Location: ht*p://www.ultraedit.com (crack on ht*p://astalavista.box.sk)
    Purpose: I will probably also get some flames on this one, because msot people will use a dedicated hex-editor (like hiew or IMHO better, Biew, both available on ht*p://protools.cjb.net) but I prefer this one (despite it's large size) since it integrates in windows (right click on a file and choose 'ultra-edit') and it supports all kinds of files. I use it for my programming exercises and for patching of files. Another nice thing is that it creates backups of edited files.

    Scratch Pad
    Name: Notepad
    Location: Your windows directory
    Purpose: Within no-time you'll find yourself making notes everywhere about certain locations, calculations and other stuff. Maybe even better than Notepad is to use just plain paper and a pencil.

    Time Tool
    Name: Watch
    Location: Usually on your wrist
    Purpose: Cracking sometimes takes a lot of time and dedication. Always keep in mind that tomorrow there's another day. You'll often find that after a night of sleep you'll suddenly get past the location where you were stuck the night before.


    This is only a basic list which will be usable to reverse most programs. Once you're getting more experienced other tools might be usefull like ProcDump, IDA and other stuff. Though I suggest working with the above tools to learn the basics.

    Play with these tools, take some simple programs and notice what's going on behind the scenes.

    I wish you good luck and if there are any questions don't hesitate to contact me.


    Cheers,


    RalDnoR.
    I promise that I have read the FAQ and tried to use the Search to answer my question.

  3. #3
    ?ferret
    Guest
    Hi Raldnor,

    I tried to mail u, but the mail got returned....mail me at jcferret at yahoo dot com, so we can bounce a few ideas around OK?

    As for the post.....good going. Some people may stumble across this place and want to give it a shot, but not know what to use or how to use it...good thinking.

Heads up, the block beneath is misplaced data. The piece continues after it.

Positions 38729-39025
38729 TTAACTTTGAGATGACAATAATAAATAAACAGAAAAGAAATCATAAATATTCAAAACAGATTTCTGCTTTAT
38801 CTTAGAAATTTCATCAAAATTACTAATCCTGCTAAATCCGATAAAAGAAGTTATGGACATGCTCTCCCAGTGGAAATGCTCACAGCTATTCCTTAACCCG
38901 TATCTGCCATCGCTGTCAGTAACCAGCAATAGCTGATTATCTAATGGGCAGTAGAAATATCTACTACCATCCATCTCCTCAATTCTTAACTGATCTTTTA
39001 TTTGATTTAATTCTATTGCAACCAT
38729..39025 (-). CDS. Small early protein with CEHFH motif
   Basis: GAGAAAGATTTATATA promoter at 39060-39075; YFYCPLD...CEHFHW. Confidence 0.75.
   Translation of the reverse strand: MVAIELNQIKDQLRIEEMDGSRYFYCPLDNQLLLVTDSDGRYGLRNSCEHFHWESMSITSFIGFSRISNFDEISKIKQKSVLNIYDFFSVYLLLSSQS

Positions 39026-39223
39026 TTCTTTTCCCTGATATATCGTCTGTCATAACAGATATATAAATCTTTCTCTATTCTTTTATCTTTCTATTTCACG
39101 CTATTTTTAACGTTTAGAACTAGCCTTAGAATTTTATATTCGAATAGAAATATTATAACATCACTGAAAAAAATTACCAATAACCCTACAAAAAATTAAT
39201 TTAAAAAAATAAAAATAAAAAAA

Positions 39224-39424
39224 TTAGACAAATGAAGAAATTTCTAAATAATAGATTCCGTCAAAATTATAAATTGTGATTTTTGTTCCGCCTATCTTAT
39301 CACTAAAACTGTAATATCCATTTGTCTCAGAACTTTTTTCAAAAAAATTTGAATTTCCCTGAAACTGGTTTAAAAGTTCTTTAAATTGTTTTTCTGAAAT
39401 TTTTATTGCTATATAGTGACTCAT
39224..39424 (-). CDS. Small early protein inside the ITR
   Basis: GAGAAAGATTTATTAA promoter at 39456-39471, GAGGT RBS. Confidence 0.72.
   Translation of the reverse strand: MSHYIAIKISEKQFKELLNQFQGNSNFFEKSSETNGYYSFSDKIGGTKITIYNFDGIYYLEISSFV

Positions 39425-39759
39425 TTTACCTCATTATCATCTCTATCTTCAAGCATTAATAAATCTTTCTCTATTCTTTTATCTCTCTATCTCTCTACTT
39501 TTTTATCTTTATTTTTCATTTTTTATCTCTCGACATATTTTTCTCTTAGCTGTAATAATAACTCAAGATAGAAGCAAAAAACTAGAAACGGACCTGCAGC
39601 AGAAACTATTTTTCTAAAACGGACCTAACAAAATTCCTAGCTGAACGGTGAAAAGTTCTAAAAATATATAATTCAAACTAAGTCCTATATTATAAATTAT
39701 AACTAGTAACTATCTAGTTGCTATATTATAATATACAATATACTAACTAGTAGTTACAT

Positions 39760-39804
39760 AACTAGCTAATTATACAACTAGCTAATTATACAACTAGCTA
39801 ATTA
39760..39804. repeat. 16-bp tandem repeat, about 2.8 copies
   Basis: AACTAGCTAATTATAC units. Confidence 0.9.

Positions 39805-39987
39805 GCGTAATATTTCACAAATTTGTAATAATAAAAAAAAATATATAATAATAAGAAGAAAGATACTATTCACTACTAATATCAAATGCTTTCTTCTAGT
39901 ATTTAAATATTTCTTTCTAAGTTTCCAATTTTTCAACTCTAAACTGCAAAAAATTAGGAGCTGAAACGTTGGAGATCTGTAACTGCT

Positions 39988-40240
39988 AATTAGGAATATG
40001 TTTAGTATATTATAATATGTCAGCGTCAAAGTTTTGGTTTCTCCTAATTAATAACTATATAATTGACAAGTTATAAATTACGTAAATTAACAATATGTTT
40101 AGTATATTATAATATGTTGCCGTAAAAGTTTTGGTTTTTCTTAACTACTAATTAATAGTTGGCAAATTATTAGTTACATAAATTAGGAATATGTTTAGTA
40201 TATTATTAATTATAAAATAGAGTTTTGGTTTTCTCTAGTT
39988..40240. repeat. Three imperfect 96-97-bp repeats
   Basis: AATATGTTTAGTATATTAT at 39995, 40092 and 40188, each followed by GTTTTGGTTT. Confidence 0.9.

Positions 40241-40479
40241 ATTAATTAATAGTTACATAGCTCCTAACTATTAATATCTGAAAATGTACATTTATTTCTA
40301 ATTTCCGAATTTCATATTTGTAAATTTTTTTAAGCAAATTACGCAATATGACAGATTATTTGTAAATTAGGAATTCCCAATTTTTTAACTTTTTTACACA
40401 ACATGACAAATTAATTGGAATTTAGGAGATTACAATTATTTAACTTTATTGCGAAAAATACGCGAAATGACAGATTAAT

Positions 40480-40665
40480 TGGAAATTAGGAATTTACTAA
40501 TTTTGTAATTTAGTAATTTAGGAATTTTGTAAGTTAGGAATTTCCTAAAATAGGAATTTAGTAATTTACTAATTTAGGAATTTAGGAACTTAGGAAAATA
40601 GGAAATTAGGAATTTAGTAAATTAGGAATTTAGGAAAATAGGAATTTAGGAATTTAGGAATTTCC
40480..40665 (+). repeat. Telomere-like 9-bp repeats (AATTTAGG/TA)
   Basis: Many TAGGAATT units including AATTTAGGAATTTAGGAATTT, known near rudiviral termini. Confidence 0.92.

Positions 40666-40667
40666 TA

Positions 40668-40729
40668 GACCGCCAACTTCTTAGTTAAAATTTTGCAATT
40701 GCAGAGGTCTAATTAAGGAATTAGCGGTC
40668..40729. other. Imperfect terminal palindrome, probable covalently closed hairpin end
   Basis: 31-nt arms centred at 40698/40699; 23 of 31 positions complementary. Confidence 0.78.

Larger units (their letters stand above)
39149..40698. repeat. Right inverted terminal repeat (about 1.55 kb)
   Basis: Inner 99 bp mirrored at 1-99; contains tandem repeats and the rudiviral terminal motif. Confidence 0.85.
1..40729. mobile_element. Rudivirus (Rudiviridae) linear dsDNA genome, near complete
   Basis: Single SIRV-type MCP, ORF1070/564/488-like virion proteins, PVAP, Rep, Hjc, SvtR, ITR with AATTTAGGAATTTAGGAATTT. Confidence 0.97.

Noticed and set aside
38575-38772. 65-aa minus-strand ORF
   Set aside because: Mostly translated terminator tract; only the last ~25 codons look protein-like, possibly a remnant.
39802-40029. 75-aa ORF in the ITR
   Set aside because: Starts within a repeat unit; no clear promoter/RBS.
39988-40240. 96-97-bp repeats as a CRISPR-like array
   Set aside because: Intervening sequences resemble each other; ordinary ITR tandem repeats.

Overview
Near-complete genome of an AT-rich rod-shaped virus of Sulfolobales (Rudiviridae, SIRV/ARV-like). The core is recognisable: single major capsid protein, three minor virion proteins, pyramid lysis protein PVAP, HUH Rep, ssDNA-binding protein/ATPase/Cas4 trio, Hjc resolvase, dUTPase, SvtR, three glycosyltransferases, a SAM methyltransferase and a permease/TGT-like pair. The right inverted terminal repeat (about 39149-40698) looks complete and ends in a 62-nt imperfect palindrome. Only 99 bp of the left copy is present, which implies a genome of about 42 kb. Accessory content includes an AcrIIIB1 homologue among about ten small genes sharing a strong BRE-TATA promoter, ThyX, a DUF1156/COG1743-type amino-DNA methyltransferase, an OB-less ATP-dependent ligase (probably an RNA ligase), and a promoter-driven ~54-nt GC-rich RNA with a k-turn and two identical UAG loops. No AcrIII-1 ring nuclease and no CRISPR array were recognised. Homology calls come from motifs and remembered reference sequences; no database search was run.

As for the possibility of being flamed for suggestingTRW? Not going to flame, but simply point out that 50% or so of the people I know that have tried it can't get it to run at all.....Win 9x or not ( would be pretty frustrating for a "complete newbie" to try to install suggested software & find he/she can't use it ;-))
    I promise that I have read the FAQ and tried to use the Search to answer my question.

  4. #4
    MR. Candyman
    Guest
    Thank you for saying what the debugger does when disassebling programs. That is a handy tool then...it would greatly simplify the project I'm doing right now where I'm trying to crack a dongle (the dongle doesn't execute instructions, it's just there).
    I promise that I have read the FAQ and tried to use the Search to answer my question.

  5. #5
    RalDnoR
    Guest
    Hey ?ferret!

    Thanx for the reply! The best email address to use to mail me is: raldnor(at)crosswinds.net. Is seems that the other account of mine had indeed some problems.
    I'll mail you tonight (I'm working right now).

    About TRW: it's quite simple... In the distribution (a zip-file if I'm correct) there are two files, an exe- and a vxd-file. The exe functions as a loader, the vxd is the actual debugger.
    To load TRW simply start the executable and enter a program in the textbox (you can also browse for a program). The press ok and the program will be started. To pop the debugger up press ctrl-n. To quit the debugger simply close the loader (so when you are debugging always keep the loader minimized).

    Hope this helps dude

    Cheers,

    RalDnoR.
    I promise that I have read the FAQ and tried to use the Search to answer my question.

  6. #6
    ByTeSnIpEr
    Guest
    I have used the first version of TRW2000 and it worked well, but was slightly unstable and buggy. Now isn't the version you are recommending shareware? It keeps popping up with a registration message during use, like the Nigel nag. Does it need a RE solution or are you recommending buying this app as a matter of course? Is their a later version that is not crippled?

    Thanks
    Bytesniper
    I promise that I have read the FAQ and tried to use the Search to answer my question.

  7. #7
    ?ferret
    Guest
    That choice is ultimately up to you, but if you find it to be a good proggy and continue using it (and can afford to)....by all means buy it. Programmers deserve to make a living (they have families too ;-))
    I promise that I have read the FAQ and tried to use the Search to answer my question.